That you take 'fuck you to the authorities' as Earle's message, as opposed to his stereotype - even with everything you now know about his political bent - says you are missing the forest for the trees.

    It's a cliche, not a cri du coeur.

  • ThomasD||

    It's the southern Appalachian version of Deer Hunter.

  • ThomasD||

    And it's not so much a 'fuck you' to the authorities as a 'thanks for giving me a lucrative business model.'

    Because if you think anyone who profits from prohibition has much interest in ending prohibition, well think again.

    I get that this might be a romantic sore spot, and that you like many others, are so steeped in leftist pop culture that you are like a fish that cannot see water.

    The protagonist of that song is a stereotypical antihero. Which is very much a leftist thing.

  • NashTiger||

    Yet ANOTHER article about how their are Kluxers hiding behind every bush, and now, 25 years after the craze, there are MILITIAS everywhere as well.

    But don't dare say anything bad about Antifa, they are just a reaction to the thousands of dangerous white militiamen you see every time you leave the house

  • Echospinner||

    Small as these groups may be it is good to know that there are people out there keeping track of them. History is full of examples of terrible outcomes that began from small groups who learned to organize and grow.

  • Mark22||

    History is full of examples of terrible outcomes that began from small groups who learned to organize and grow.

    And how do you think slavery was abolished? How do you think we got to live in a free country?

    All political movements, good or bad, start small and grow, and they are always hated by the establishment, who sees their power threatened.

  • vek||

    Yeah! Like those pesky Sons Of Liberty! Gotta watch out for radicals like them!

  • buybuydandavis||

    Amazon Best Sellers Rank: #46,304 Paid in Kindle Store

    When there aren't any White Supremacists so much as jaywalking in America, dig up a book by some Leftist hack to trumpet how racity racist America is.

    Reason: All Woketarian, All the Time
    "All the News that Fits The Narrative"

  • cosMICjester||

    Far left loons in higher education just love writing about white supremacist groups. Methinks we got another whitey hating yenta bolshevik hag. I wonder when her expose on Farrakhan is coming out. I'm sure never

  • Rock Lobster||

    So, a leftist academic in need of some progressive bona fides looks around and "discovers" that the long suffering Vietnam veterans haven't sufficiently atoned for their "baby killer" ways.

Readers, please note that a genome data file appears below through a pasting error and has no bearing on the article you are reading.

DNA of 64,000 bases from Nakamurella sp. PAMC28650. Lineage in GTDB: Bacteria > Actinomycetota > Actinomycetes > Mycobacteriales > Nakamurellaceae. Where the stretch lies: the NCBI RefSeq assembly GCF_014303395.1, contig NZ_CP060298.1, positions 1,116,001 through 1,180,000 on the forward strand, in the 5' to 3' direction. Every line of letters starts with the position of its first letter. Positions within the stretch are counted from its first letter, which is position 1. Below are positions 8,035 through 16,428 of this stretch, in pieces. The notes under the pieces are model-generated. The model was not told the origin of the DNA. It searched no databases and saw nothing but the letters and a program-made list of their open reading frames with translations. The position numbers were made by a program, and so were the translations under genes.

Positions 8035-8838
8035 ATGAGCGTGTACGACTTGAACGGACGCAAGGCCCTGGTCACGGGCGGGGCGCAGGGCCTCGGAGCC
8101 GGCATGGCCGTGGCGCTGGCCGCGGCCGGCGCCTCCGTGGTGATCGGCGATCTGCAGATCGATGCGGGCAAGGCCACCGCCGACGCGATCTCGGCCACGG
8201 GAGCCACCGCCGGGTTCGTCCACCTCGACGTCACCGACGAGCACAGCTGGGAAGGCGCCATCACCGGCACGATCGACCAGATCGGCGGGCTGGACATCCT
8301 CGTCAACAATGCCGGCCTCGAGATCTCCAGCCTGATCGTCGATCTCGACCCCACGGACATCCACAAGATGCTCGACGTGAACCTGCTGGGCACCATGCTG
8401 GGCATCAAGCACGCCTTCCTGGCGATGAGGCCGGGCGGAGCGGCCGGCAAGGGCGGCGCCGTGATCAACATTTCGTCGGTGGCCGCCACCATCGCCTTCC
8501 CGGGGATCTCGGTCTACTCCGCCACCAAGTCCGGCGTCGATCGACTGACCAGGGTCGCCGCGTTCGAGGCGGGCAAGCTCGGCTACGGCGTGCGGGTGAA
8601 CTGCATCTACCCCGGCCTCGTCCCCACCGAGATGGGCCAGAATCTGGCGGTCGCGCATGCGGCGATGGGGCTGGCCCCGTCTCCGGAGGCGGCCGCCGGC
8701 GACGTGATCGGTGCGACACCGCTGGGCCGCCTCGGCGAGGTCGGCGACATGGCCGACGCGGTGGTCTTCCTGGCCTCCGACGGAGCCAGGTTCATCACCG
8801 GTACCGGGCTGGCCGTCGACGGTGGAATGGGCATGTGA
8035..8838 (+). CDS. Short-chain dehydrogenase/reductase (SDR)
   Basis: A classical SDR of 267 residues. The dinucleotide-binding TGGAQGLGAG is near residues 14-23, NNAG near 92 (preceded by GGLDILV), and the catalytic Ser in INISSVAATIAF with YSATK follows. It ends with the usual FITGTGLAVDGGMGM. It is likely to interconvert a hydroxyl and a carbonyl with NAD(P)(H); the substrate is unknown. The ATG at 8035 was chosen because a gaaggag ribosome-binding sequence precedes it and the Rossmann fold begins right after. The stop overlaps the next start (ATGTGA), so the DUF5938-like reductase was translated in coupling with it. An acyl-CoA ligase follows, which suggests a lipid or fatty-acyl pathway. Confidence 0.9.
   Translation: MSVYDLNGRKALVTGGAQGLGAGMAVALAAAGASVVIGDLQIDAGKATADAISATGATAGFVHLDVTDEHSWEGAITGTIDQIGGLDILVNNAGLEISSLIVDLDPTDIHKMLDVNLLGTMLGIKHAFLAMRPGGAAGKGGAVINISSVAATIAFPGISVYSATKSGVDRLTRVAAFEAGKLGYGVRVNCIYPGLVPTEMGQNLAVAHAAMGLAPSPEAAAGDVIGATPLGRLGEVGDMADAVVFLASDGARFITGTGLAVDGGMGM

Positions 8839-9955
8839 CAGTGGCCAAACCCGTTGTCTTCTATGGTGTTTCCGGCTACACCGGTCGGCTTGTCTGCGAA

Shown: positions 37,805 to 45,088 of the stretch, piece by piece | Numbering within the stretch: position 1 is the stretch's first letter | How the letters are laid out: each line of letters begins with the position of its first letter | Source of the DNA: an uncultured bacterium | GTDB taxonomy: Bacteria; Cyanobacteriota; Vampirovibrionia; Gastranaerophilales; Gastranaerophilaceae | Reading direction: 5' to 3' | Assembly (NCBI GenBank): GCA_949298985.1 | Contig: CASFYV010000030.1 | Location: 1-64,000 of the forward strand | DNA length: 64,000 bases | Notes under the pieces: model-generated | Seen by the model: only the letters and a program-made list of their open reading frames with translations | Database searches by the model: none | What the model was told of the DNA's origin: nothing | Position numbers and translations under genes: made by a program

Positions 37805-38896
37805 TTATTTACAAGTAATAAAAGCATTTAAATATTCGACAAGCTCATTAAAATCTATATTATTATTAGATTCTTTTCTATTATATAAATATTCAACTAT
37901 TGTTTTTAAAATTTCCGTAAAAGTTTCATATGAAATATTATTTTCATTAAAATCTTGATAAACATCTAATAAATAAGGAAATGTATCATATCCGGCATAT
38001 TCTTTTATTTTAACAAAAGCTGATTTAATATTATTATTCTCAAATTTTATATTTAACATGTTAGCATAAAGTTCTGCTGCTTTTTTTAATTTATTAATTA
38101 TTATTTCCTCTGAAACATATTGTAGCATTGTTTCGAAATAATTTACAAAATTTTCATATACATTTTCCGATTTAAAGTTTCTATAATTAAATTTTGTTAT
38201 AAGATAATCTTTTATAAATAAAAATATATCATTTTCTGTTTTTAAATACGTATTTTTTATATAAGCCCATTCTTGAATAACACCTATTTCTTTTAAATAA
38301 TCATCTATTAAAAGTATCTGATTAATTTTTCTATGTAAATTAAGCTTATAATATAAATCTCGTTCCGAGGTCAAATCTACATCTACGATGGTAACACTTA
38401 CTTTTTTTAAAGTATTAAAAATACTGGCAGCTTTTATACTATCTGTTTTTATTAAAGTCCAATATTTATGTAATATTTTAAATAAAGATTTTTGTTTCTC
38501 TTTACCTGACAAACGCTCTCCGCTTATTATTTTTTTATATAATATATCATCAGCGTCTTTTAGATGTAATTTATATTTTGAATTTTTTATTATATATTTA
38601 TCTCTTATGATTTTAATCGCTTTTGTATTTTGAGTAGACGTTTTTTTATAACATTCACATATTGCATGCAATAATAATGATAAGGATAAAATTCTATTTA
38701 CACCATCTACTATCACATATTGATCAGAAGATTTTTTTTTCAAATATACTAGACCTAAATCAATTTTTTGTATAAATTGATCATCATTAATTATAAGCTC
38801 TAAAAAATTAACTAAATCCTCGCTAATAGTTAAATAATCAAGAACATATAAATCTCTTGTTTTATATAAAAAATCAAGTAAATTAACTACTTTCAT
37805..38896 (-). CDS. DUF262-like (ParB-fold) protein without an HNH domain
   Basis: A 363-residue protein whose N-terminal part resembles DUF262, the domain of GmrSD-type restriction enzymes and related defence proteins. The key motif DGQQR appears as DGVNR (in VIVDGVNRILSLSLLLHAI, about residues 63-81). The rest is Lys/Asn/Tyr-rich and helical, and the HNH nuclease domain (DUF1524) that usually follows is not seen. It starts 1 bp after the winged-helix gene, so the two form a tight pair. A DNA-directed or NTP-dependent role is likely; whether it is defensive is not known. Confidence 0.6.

Solution? Smear them as violent racists, of course.

  • Johannes Dänske||

    Or smear them like Gigolo Jean "Winter Soldier" Kerée did while wearing an illegal uniform. It's booshwah. 220 Swift Boat Vets for Truth can't be wrong.

  • Johannes Dänske||

    "As a sociologist who studies the contemporary militia movement, I think Belew overstates the connection to white power groups. My research and the work of several other scholars indicate that the racist right and the militias had separate aims and identities." - Amy Cooter
    ** Thank you, Ma'am! As a fellow Sociologist and clinically-certified forensic behavioral assessor, I agree. I was there and I know exactly how some in the Army flew their "colors". In the days and years in which I served, I witnessed the alleged "white power movement" first hand. I can state unequivocably that it was in direct opposition to Black troops yelling "Black Power!" and "Power Check!" all day every day on the Soviet, er East German border. The Mess Hall, the Post Theater, the Bowling alley and even the Enlisted Mens' Club where hate-filled Black troops humiliated and assaulted White troops.
    A man in my Infantry Company had a NSWPP (National Socialist White People's Party) flag and swastika hanging in his quarters. One day during inspection, the BN CO, Lt. Col. _______ told him to remove all of his materials. The troop said, "I will do as ordered sir, but I also demand to see the Division JAG because MY rights are being violated". The Judge Advocate General told Lt. Col. ______ to "stand down, the man has rights". The regalia went up the very next day and remained there.

    Johannes Dänske, US Army Infantry 1972-1976

  • Johannes Dänske||

    BTW - As a former decades-long criminal justice professional, I am also intimately familiar with various state militia groups. The Feds locked 'em up - some in my facilities. Most, like Arizona (I could go about those goofs), as well as Missouri and Michigan are equally as goofy and harmless. They're more likely to blow up themselves like Jack Oliphant.

  • vek||

    Honestly, I think the main reason most "normal" IE non explicitly racial militia groups are almost entirely white is... Because culture. White Americans are basically the only ones who have the "Rah rah rah, America #1! The constitution is awesome! Guns are awesome!" mindset. You can blame it on whatever reasons you want, but it's simply a fact.

    Blacks and others just tend to not hold those opinions, so they're not interested in groups that are freaked out by a massive overbearing federal government. I'm quite sure that 99% of those militia groups would gladly welcome a black, Hispanic, or whatever military veteran who shared their concerns about the government.

    While a lot of these guys are doofuses, there are also a lot of them that are badasses. It depends on the group. Also, the time may come in the future where a lot of people are very glad these types of guys/groups are around. I still keep my fingers crossed that America will dodge a bullet and change the horrible trajectory we're on peacefully... But I'm not 100% that it will happen.